Was anyone else struck by the fact that this leader of the Anglican right just learned that the Primates do not meet as a legislative body? I mentioned this on Daily Episcopalian when these pieces were first posted on Stand Firm, but I still can't get over it.

Posted by Jim Naughton at Tuesday, 2 January 2007 at 7:31pm GMT

People have been leaving the Episcopal Church for decades over this or that issue. What seems a constant is that when they leave, they fragment into smaller and smaller units. Clearly those departing are congregationalists. Their primary goal is to be a big fish in an increasingly smaller pond.

There are now five congregations in my small city (of about 350,000) that claim to be "Anglican." No two of them are affiliated with the same larger organization.

Here we have a repetition of this pattern. Christ Church Plano leaves ECUSA and goes its own way rather than linking up with either CANA or AMiA (or the Network or any of dozens of other splinter factions.)

Christ Church Plano claims still to be part of the Anglican Communion, but its link to the larger body is so remote, so distant, so purely nominal that the one thing that can safely be said about it is that it will not have any impact on the daily life of Christ Church Plano.

Posted by John N. Wall at Tuesday, 2 January 2007 at 7:35pm GMT

Did you notice that the problems in the Episcopal Church were mentioned in today's funeral at the National Cathedral by the homilist Fr. Certain, the Ford family's pastor from California? He revealed that President Ford felt that there should be no split over issues of sexuality and women's leadership, and asked Fr. Certain to work for reconciliation, prior to General Convention.

It is all too easy to overlook the importance and power of the Episcopal Church. Small perhaps in membership, under 3 million, but many times larger in loose affiliations and affection, it remains the Church of large numbers of political, cultural, social, financial, and academic leaders. I sometimes think that those of us, who read this site, myself included, fret too much about its future.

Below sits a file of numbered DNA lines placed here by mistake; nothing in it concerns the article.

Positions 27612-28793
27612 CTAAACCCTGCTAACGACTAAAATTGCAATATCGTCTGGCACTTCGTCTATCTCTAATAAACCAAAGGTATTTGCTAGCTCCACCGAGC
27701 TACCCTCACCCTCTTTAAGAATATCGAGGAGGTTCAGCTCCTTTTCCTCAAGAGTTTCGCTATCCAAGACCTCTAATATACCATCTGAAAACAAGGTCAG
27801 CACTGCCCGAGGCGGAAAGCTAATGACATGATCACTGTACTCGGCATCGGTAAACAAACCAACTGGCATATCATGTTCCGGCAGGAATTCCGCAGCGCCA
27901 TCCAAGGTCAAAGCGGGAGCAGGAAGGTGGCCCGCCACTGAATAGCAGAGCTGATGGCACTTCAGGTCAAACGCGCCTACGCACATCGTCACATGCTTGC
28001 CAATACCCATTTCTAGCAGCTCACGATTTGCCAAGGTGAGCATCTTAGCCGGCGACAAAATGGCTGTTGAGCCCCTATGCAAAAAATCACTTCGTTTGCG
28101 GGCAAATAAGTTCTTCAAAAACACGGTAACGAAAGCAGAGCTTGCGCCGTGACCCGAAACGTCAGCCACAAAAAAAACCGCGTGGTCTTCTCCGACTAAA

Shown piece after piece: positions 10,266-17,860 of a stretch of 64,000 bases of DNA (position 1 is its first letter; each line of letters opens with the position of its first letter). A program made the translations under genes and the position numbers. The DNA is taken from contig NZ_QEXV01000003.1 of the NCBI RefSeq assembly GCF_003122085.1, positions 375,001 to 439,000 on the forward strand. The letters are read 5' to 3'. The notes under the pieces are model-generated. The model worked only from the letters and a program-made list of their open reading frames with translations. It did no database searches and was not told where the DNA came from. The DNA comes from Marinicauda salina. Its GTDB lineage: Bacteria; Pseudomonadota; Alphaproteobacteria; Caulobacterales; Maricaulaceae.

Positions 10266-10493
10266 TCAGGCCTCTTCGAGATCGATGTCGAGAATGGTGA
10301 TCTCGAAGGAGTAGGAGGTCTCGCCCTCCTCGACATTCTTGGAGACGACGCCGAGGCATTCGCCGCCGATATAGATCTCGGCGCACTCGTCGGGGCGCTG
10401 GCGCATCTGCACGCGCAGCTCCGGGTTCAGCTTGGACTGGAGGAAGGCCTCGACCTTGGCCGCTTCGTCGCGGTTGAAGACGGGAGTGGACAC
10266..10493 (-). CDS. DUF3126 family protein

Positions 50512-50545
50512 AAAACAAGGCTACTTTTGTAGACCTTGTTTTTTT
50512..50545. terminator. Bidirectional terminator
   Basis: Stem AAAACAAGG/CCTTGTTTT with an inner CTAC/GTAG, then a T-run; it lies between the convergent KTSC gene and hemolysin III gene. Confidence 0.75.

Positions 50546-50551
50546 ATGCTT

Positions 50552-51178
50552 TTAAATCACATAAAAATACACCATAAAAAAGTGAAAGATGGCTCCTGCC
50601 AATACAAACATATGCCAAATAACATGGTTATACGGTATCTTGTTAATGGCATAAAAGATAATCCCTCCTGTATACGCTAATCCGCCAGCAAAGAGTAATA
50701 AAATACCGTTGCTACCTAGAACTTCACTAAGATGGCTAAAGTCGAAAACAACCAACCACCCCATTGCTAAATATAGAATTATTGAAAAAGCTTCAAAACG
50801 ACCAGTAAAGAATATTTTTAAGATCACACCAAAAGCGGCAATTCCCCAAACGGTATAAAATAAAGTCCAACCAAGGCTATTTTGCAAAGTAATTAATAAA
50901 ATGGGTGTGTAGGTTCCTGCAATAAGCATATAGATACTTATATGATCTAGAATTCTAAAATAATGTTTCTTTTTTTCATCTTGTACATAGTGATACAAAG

Posted by Andrew at Tuesday, 2 January 2007 at 8:32pm GMT

Roseberry apparently believes that God has done something new with regard to remarriage after divorce.

Posted by JPM at Tuesday, 2 January 2007 at 10:33pm GMT

Dallas Bob writes: -
"When David Roseberry was an Episcopal priest, we had to care. Now that he has renounced his vows, he is no different than any other bible church pastor. I am simply uninterested in anything he has to say."

I am sure that Bishop Godfrey of Peru (who has temporary oversight) regards David as an Anglican priest. He is simply another who has renounced has vows to TEC. He has not renounced them to God. Actually I am sure that +Dallas still regards David as a (Anglican) priest. I am not even sure that it matters what Dallas Bob believes about DHR.

Posted by Ian Montgomery at Tuesday, 2 January 2007 at 10:34pm GMT

Good riddance of David Roseberry! I sincerely hope that the usual suspects who form the Network curia will soon follow him to the exit. What keeps them in TEC is the silver and gold in the store. If they were honorable Christian gentlemen, they wouldn't covet those. Which are the greater sins - the warm sins of the flesh, of which they accuse TEC's leadership, or the sins of human pride and covetousness? As the 100th ABC, Michael Ramsey, used to remark (in: Nashotah House Lectures, The Anglican Spirit, ed. Dale Coleman), you can drive out of the church the sinners - the fornicators, adulterers, etc.; but what about the deadliest sin of all, human PRIDE? Once you cast out the prideful, too, you won't have anyone left in the church.

Posted by John Henry at Tuesday, 2 January 2007 at 11:56pm GMT

"Christ Church Plano claims still to be part of the Anglican Communion, but its link to the larger body is so remote, so distant, so purely nominal that the one thing that can safely be said about it is that it will not have any impact on the daily life of Christ Church Plano" John N. Wall

I wouldn't count on that one because the Anglican Peruvian Diocese isn't much of a Diocese at all (Venables was the Bishop earlier and it remains sparkless/spineless and nearly aimless) but Peru/Southern Cone can use the "chavitos" (cash) big time (plus any upgrade from the Southern Cone non-sturrings at her deadly quiet missions with nobobody home will seem spiritual)!

This is a BIG, TEXAS SIZED, sorta merger-deal for Peru/SC! Adopting grandiose thinking zealots by a deceptive gang of Windsor ignoring puritan wanna be "....kickers" from the SC should/could result in a spiritual high that's really gonna be someth'n to behold (as it's little world of holy than thou "pretend" turns sour and REAL shallow)!

This isn't Anglican behavior, it's not even basic, spiritual or polite.

++Venable should ignore the Primates Meeting in February as he has nothing suitable and honorable to bring to the discussion other than more of the sound of his own, very thin and tiresome voice.

Posted by Leonardo Ricardo at Wednesday, 3 January 2007 at 12:24am GMT

This is from the Christ Church Plano website:

"Q: Is this all about the sexuality issue?